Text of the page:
Friday, February 14, 2020

Why isn't this discrimination?

The Richland 2 website carries an announcement of "The PREMIER 100" conference to be held on March 28. Clicking on the link on takes you off the District's website to a Google site.

What is it? The conference "is an annual conference supporting Richland School District Two's effort to not only recruit, but to retain male educators of color." 

As a matter of fact, this seems to be the First Annual Conference (if you get the joke). Since the program kicked off on November 13, 2019, this is the first conference. It will only be an annual conference, if it is held again.

The superintendent referred to The Premier 100 at the February 11th Board Meeting as "men of color".

I was curious about the application and tried to click through to examine how "color" is asked on the application for the conference. You can't pass into the application without an account.

Is "white" a color? Can a white "male educator of color" attend this conference?

The last Q&A in the FAQs answers that question (sort of): "I am Not a Minority Male Eductaor (sic). Can I still attend?"

A. "ABSOLUTELY! We know that we cannot affect change in our industry alone. We welcome all current and future educators to attend this event."

What on Earth does this mean? "We know that we cannot affect change in our industry alone."

Men of color in Richland 2 (black men) might be a high percentage within the boundaries of Richland 2 School District and even in the total Columbia metropolitan area and in South Carolina. But blacks are 14% (including multi-racial) of the population in the United States. There is a whole wide world out there into which they are going to have to learn to fit.

So much for Equal Employment Opportunity in Richland 2. The superintendent's #1 Initiative is to hire 100 men of color. Why isn't that discrimination?

This district should be hiring the top 100 applicants and be as color-blind as it expects teachers and staff to be.

MSD H.S., Parkland, Fla. - two years later

It was two years ago on Valentines Day, February 14, 2018 that a nut got loose at Marjory Stoneman Douglas High School in Parkland, Florida and killed 17, and injured more.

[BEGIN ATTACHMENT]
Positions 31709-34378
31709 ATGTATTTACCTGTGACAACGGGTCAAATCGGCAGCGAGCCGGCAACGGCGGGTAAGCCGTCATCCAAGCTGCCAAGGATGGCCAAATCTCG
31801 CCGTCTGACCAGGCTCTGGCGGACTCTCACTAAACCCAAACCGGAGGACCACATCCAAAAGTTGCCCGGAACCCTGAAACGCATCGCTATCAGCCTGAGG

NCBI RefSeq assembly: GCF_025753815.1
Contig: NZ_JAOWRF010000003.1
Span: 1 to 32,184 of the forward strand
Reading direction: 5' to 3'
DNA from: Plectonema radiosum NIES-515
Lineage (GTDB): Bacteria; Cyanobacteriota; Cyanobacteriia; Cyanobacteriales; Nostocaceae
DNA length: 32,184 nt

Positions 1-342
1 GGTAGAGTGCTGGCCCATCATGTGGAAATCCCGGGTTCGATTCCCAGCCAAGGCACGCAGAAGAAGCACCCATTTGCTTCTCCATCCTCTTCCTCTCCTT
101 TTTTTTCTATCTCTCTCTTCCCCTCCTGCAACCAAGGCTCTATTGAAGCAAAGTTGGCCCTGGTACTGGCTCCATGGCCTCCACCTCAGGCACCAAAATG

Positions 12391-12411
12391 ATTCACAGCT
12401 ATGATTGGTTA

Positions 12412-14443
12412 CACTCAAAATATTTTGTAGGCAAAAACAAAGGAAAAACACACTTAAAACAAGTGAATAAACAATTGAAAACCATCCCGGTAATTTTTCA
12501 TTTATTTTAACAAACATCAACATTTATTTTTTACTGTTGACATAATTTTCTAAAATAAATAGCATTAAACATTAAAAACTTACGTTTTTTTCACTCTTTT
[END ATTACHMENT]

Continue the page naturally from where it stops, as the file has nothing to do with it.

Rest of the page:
Read this interview and listen to the podcast with Max Eden, co-author of Why Meadow Died: The People and Policies That Created The Parkland Shooter and Endanger America's Students. Meadow Pollack was a student at MSD. Her father, Andrew Pollack, and Eden spent a year writing that book, and they nailed it.

To view the book on Amazon and read a sample, click here. I bought the Kindle edition on the day it was released. After reading only a few pages, I ordered the print edition.

The article and podcast are here.

Why am I writing about this again now? Because every parent, every student, and every teacher and school staff person and SRO should read it. And then read it a second time.

Could this happen in Richland 2? You bet it could.

With the crimes (ex., sex assaults at Ridge View H.S., etc.) happening right in our own district, the potential is for some kid to go off the rails and commit the same crazy act that the punk in Parkland, Florida did.

How do you keep it from happening? You learn what allowed it to happen. It's all in this book.

Parents, you had better start showing up at board meetings and getting involved. 

The Richland 2 School District refused my request at the end of February 2018 to survey the teachers, staff, parents and community members on the topic of arming teachers. They wouldn't even ask the community how it felt. And the superintendent refused to apply for a School Safety Shield Grant from the NRA.